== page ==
Bit of a bum steer
How are relations between FE minister John Hayes and loveable moptop London mayor Boris Johnson? FErret only asks because Mr Hayes' latest speech seemed to contain a hidden dig at the mayor's latest flagship project.
He told a conference at the Institute of Directors: "For those of us who have reached, let us say, a very early middle age, the pace of change, like one of the new Boris bikes in London, can seem giddying, especially when we realise that it's something we can't stop or even slow down."
Sounds unsafe! But it's not true. Those who have used the leaden boneshakers will know that in fact they are easy to stop: simply point them at the nearest hill and even the most energetic pedaller will grind to a halt.
But one thing not stopping is Mr Hayes' relentless barrage of literary quotes and historical references. Undaunted by us catching him misquoting Shelley as Shakespeare in a previous speech, he ploughed on, causing FErret's patented pretentiometer to overheat and pour smoke.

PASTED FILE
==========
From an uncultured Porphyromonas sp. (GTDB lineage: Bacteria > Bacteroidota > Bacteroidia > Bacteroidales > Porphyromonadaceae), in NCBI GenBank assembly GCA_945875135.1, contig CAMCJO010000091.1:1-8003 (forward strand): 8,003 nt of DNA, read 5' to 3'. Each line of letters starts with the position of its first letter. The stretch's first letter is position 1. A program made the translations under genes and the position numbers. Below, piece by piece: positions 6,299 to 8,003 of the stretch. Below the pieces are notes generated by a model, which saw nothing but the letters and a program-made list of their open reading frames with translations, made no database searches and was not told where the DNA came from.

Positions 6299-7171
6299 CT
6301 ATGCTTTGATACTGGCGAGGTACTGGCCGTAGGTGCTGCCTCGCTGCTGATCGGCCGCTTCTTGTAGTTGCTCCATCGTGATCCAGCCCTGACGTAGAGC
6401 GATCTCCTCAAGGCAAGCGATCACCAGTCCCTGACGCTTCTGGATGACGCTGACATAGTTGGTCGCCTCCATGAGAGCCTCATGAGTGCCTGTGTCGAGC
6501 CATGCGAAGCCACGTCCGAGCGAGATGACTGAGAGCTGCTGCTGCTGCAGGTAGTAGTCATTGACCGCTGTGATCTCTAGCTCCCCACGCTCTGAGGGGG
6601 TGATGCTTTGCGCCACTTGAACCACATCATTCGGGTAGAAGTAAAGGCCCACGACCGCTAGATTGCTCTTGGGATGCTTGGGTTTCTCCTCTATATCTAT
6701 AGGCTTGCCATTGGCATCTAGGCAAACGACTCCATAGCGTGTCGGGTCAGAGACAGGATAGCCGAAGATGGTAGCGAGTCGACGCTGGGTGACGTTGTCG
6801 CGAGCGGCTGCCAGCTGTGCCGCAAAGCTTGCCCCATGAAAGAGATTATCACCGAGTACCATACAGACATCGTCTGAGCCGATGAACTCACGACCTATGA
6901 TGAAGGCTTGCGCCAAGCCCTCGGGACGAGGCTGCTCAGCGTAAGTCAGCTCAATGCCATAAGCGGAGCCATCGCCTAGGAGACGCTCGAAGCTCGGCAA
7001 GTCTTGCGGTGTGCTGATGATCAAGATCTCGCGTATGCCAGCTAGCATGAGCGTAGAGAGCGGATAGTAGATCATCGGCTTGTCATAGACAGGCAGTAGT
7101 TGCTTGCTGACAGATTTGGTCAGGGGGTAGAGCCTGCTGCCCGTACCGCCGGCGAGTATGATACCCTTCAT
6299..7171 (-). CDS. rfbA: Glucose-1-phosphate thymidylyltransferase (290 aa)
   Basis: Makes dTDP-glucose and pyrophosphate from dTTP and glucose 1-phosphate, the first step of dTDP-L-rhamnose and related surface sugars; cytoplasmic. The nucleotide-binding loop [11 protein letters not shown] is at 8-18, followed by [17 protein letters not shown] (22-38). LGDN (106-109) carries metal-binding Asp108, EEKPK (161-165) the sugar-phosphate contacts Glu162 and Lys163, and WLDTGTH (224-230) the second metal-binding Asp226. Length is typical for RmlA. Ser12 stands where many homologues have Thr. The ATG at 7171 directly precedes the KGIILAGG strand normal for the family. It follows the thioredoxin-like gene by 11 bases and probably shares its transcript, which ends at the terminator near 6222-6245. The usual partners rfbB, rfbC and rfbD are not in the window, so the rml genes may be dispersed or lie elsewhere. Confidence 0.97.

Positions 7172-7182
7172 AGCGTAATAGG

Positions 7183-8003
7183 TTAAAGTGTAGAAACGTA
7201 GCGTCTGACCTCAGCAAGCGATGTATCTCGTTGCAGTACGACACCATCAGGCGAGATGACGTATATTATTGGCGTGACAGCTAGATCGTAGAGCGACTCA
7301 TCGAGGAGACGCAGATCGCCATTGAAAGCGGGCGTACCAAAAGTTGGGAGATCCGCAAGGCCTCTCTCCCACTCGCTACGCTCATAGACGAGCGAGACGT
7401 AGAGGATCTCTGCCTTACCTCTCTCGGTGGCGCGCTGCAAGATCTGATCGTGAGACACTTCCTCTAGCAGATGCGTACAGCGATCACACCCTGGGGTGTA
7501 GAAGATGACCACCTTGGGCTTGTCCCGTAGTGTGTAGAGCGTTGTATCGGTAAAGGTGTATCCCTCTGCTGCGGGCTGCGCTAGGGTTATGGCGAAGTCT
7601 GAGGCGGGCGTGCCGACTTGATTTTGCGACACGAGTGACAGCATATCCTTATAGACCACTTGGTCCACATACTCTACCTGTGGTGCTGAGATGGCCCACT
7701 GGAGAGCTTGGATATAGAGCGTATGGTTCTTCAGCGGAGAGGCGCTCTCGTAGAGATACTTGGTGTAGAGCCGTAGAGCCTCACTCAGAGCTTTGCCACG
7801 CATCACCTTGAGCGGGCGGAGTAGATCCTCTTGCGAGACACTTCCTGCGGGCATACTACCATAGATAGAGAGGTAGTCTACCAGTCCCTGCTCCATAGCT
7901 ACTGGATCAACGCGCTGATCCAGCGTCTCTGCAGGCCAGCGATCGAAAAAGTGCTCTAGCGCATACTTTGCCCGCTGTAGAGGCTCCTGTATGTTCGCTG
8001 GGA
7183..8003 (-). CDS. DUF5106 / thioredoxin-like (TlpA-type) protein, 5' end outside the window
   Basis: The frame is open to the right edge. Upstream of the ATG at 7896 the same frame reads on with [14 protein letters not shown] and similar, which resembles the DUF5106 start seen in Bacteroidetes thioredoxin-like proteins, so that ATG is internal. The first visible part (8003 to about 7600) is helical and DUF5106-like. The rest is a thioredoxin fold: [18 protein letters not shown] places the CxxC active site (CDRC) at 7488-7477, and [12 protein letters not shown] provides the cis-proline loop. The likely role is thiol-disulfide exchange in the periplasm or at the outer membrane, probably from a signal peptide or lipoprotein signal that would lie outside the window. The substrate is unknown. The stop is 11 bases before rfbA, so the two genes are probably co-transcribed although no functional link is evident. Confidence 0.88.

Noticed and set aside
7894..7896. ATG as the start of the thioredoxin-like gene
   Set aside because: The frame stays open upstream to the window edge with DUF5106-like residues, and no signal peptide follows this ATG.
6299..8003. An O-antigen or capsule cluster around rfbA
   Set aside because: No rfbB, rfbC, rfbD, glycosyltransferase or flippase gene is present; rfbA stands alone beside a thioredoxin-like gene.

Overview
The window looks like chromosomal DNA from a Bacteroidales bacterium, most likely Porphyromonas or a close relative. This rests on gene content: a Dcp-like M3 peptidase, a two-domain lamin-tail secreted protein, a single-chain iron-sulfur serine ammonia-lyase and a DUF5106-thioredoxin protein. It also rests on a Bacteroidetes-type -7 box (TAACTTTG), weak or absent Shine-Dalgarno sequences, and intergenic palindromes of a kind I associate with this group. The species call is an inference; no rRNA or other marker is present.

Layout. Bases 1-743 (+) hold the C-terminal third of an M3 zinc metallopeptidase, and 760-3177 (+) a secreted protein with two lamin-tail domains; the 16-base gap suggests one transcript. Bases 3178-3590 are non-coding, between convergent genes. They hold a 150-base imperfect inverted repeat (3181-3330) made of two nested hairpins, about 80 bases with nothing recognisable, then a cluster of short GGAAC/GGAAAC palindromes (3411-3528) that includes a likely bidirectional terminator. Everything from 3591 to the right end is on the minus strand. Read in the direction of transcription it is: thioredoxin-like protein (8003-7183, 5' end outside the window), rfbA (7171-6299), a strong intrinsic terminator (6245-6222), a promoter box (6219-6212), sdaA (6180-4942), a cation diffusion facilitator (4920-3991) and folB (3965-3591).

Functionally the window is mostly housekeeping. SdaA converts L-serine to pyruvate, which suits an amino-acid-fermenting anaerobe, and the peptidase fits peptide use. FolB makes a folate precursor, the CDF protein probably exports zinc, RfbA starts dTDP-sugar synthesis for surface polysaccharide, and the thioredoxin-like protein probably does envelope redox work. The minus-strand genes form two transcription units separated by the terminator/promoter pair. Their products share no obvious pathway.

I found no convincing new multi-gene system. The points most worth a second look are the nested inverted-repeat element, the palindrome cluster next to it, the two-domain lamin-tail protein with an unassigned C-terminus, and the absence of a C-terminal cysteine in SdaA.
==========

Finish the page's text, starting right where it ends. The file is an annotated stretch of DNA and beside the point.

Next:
The speech last week took in Dickens, Euripides, Pericles, Buckingham Palace architect John Nash and Keats, before crashing into a reference to the Health and Morals of Apprentices Act (1802). Someone should tell him that we FE types would be just as happy with a bit of woodwork or something.
Mr Hayes, chairman of the ultra-traditional Cornerstone Group (motto: "Flag, family, faith") in the Tory party, recalled the act to suggest that apprentices today might benefit from an hour a week of religious instruction and compulsory attendance at church.
Well, if they must. But while we're harking back to the good old days of the early 1800s, let's remember that ministers and MPs were unpaid. Fair's fair.